15 – 77mins – 2014
“Make sure you’re in focus!”
This stunted second sequel to the Bloody Disgusting-championed horror anthology from “The Collective” of emerging genre directors features another three found footage short films interlaced with a fourth wrap-around story which attempts to tie them all together. According to Wikipedia, a fifth was apparently commissioned but ultimately didn’t make the cut.
Sadly, this try-hard threequel diverts from the more cleanly-structured set-up of its predecessors in favour of a narratively-uncoordinated mash-up of found footage video nasties seemingly condemning the phone-obsessed mentality of the very audience the series is striving to appeal to.
With the police chasing down an errant ice cream truck, generation YouTube-r Kevin (Patrick Lawrie) is desperate to film the scandal for his five minutes of online fame, but just as the action is heating up, we are thrown – via some truly intrusive and painfully overused “retro” tracking effects – into Gregg Bishop’s completely unrelated story about “Dante the Great”, a modern stage magician (Justin Welborn) who uses Houdini’s infamous cloak for his nefarious gain.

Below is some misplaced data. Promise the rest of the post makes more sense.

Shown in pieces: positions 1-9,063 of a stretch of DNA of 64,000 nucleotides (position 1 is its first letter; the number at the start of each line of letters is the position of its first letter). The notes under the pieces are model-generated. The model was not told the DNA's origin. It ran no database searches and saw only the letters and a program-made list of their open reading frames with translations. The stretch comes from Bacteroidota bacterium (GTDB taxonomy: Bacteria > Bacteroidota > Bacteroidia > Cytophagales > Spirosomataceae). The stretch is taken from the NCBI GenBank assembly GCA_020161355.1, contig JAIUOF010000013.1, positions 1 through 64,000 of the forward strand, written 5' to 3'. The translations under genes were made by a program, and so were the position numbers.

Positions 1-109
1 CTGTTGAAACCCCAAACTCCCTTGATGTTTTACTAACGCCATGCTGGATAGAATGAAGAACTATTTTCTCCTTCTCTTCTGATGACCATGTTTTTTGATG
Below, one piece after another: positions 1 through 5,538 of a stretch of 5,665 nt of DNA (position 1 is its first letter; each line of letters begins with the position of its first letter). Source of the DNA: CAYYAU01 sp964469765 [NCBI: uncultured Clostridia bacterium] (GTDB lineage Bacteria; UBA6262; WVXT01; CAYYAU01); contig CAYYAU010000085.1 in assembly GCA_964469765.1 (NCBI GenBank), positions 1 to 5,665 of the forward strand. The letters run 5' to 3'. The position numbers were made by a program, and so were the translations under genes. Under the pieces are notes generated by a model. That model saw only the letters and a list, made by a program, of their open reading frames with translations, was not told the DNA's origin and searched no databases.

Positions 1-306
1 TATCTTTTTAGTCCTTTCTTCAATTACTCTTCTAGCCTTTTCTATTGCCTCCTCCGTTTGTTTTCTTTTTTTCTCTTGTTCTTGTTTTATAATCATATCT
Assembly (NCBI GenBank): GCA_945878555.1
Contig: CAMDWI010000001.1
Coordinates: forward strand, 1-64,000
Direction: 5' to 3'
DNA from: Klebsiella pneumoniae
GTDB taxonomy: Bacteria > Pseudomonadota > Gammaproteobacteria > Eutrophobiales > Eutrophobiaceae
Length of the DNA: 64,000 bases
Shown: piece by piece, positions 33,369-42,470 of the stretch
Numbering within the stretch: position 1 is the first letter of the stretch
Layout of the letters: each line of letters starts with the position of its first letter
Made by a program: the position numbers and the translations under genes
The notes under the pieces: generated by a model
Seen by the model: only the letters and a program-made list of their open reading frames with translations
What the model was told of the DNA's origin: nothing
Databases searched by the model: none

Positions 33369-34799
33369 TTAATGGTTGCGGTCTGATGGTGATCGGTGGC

A headache-inducing deluge of shaky-cam sources (all of which post-date the beloved eponymous medium and some of which seem to defy the laws of the found footage genre) are compiled into this schizophrenically-edited treasury of tasteless vulgarity. A random cut away during Marcel Sarmiento’s framing narrative “Vicious Circles” sees a Mexican house party descend into a forking bloodbath – but yet-more tracking issues and oh-so-convenient white noise mean we miss all but the aftermath!
Nacho Vigalondo’s mirror universe-exploring “Parallel Monsters” begins to subtlety uncover divergent religious beliefs with snuff films and bizarre sexual ceremonies panicking intruding inventor Alfonso (Gustavo Salmeron). Despite initially appearing to be the most sedate story, it disappointingly jumps the shark into outlandish alien territory just to flash some muppet-like demonic genitalia! Pity.
Justin Benson and Aaron Scott Moorhead’s “Bonestorm” segment sees skateboarding teens come under siege from a satanic cult in Tijuana. It is possibly the most effective strand due to the creepiness of seemingly insignificant robed figures cropping up in the background before the extremity of the battle explodes into life, however it takes forever to set up the main event with expendable Jackass japery, and it finishes before the promised ‘big bad’ is even shown.
So disorientating and wildly incohesive is V/H/S Viral’s slapdash patchwork that it really should come with an epilepsy warning! If the bloodthirsty audience aren’t already put off by this or the anti-climactic conclusions to the promising story concepts, then the lazy climactic jab at big brother culture will surely have people reaching for the eject button, condemning this once innovative horror series to the same demise as its outdated namesake.